Fun, easy reads about S'pore

PHOTO: Seema Dadlani-Ramchand

A cup of coffee can spark exciting things. In the case of sisters Seema Dadlani-Ramchand and Harsha Dadlani-Dhalani, a conversation over a cup of coffee less than a year ago had them thinking about writing fun and easy-to-read books for children to understand the Singapore scene.

The two are working mothers with full-time jobs - Mrs Dadlani-Ramchand works in the civil service and is pursuing a part-time master's degree, while Mrs Dadlani-Dhalani works in a bank. But the two are passionate about writing and "love to engage our children in creating stories and storytelling".

"We read a lot to our kids and sometimes pen stories for them about incidents or experiences they are familiar with, and they always have a lot of fun listening to these stories," said Mrs Dadlani-Ramchand. "So we thought it would be interesting to do it on a wider scale."

They learnt about the SG50 Celebration Fund, applied for it and had their application approved.

"As new writers, with no prior experience in the book industry, our objective was to contribute something memorable and meaningful for Singapore's 50th birthday celebrations," she said.

Fast-forward a few months, and with additional support from the National Library Board and the National Book Development Council of Singapore, the sisters published a series of six books, Jayden And Janelle, which were launched on July 18.

Aimed at pre-schoolers, the books focus on different aspects of the Singapore identity, including taking pride in being Singaporean, racial harmony and multiculturalism and local delicacies like ice kacang, chicken rice and roti prata.

The stories in the books are told through the perspective of two Singaporean siblings: Five-year-old Jayden and his three-year-old sister Janelle, who live in Marine Parade with their parents and their grandparents.

The authors' own experiences are evident in the stories. Hello Aunty! Hello Uncle! is Mrs Dadlani- Ramchand's favourite book as it is based on the neighbourhood walks that she and her husband take their two children on: "The sights featured in this title are actually places along the way." She adds that the story "encourages children to be friendly with their neighbours by greeting them, even if it's a simple 'hello'".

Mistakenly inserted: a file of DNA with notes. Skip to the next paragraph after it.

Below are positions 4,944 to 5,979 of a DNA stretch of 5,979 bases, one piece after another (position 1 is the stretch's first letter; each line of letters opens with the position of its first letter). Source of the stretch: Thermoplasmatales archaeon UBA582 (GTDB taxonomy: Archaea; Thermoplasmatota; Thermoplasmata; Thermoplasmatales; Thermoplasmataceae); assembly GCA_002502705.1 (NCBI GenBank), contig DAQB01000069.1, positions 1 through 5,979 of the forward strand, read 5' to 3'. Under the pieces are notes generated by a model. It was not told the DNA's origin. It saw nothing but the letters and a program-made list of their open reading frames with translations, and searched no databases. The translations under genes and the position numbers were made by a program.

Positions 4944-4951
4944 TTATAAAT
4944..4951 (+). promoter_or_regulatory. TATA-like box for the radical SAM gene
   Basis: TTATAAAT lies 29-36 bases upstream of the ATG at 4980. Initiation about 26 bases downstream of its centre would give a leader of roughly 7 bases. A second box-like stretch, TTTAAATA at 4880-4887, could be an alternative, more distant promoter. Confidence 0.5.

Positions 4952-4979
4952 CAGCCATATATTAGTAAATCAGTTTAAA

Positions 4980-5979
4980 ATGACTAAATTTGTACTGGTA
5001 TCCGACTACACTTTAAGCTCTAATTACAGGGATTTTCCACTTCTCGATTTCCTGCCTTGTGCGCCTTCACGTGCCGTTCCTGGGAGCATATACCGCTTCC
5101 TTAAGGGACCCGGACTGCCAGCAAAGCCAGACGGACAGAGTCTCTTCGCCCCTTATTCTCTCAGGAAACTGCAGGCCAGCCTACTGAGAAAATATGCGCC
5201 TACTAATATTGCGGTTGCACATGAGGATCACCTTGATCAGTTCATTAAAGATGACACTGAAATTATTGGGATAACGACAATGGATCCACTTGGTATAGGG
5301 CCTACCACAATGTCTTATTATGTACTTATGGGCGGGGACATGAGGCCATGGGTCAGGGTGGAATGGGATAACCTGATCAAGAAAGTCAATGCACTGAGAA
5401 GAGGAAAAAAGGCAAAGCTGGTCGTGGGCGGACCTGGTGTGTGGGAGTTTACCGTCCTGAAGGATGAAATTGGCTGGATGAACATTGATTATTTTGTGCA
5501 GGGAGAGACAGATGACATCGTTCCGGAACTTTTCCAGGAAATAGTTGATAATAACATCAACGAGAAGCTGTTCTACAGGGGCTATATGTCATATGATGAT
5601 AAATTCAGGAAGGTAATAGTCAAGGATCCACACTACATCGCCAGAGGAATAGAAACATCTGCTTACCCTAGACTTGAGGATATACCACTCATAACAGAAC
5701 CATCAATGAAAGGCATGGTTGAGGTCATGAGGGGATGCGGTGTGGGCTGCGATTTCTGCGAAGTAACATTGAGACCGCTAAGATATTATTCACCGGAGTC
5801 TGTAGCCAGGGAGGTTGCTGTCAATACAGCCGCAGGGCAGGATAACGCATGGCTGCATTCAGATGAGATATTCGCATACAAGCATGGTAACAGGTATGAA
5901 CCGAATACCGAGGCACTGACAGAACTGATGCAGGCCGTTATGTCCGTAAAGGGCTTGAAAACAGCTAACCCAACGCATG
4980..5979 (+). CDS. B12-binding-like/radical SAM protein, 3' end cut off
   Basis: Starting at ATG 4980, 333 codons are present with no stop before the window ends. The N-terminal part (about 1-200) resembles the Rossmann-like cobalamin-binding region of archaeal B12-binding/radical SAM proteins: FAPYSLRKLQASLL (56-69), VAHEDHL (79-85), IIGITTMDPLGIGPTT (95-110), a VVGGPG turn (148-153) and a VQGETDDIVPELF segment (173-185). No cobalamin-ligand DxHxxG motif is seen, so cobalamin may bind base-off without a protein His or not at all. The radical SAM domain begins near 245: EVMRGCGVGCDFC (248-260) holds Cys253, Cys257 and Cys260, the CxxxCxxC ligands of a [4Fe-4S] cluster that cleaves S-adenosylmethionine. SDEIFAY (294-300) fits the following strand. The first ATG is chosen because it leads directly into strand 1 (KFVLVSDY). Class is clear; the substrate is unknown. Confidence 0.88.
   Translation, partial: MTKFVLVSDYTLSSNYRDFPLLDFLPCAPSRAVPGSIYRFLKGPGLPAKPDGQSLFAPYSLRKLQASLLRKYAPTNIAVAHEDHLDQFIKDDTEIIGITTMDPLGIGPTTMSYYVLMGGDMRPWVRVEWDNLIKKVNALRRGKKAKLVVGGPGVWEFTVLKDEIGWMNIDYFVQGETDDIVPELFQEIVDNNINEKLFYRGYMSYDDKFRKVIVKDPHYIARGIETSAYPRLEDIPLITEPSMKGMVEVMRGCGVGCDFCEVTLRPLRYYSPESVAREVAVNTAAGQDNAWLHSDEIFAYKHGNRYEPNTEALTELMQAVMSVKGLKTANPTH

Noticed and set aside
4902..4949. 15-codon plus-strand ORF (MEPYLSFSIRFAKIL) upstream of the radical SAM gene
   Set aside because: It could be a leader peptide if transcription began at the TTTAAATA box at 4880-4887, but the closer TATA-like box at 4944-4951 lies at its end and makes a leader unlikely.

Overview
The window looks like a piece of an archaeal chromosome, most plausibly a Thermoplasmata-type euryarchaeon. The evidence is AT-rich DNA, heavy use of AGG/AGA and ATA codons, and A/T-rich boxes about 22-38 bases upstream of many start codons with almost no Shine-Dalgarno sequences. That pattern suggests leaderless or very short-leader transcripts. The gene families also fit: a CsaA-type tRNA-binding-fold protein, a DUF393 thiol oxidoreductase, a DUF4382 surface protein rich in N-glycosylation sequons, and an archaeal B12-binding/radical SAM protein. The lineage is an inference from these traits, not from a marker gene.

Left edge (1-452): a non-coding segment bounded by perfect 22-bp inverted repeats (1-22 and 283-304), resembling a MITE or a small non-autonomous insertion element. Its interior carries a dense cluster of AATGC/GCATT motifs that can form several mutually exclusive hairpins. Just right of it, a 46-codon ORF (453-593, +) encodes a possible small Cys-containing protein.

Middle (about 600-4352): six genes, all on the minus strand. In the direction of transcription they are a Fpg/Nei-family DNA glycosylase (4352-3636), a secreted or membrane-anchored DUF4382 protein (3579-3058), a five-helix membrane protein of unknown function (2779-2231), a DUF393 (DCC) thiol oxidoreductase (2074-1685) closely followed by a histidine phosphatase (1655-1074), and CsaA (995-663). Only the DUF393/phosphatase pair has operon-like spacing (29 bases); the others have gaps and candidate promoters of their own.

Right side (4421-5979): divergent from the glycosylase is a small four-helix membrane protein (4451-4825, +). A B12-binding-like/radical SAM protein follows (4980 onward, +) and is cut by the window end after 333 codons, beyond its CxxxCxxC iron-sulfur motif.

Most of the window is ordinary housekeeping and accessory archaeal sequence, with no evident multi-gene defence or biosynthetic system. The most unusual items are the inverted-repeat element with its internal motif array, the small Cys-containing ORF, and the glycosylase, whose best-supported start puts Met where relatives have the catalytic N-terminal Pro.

Since the launch, the sisters have received "very encouraging and positive feedback" on the series from parents, who share with them that their children have enjoyed the series.

Added Mrs Dadlani-Ramchand: "One parent mentioned that her son takes the story book with him to childcare every day as he loves it so much!"

Another parent shared that "her daughter now talks about eating ice kacang", after reading the book Now May I Have Some Ice-Kacang, Please?.

This book is Mrs Dadlani-Dhalani's favourite. The mother of three children - aged two, six and eight - said: "After introducing ice kacang to my children a couple of years ago, they have always looked forward to eating this local favourite dessert when we go to the foodcourt or hawker centre. My six-year-old son even claims that he loves eating it so much, he would like to have it for breakfast, lunch and dinner!"

The authors have also conducted several storytelling sessions, including one at Gardens by the Bay, and "the children always tell us that the stories are enjoyable and ask us to read more!".

For now, the books are available for sale online at www.jaydenandjanelle.sg. As a non-profit project, they are sold purely on a cost-recovery basis. The sisters are also working with various organisations to distribute the books to public libraries and selected pre-schools in Singapore, and to Singaporeans in Australia, the US, the UK and China through the Overseas Singaporean Unit.

With the warm welcome the sisters have received, "we will definitely explore doing more books in the future", said Mrs Dadlani-Ramchand, "perhaps more localised themes and experiences that can be incorporated for future Jayden And Janelle stories".

bhavnav@sph.com.sg


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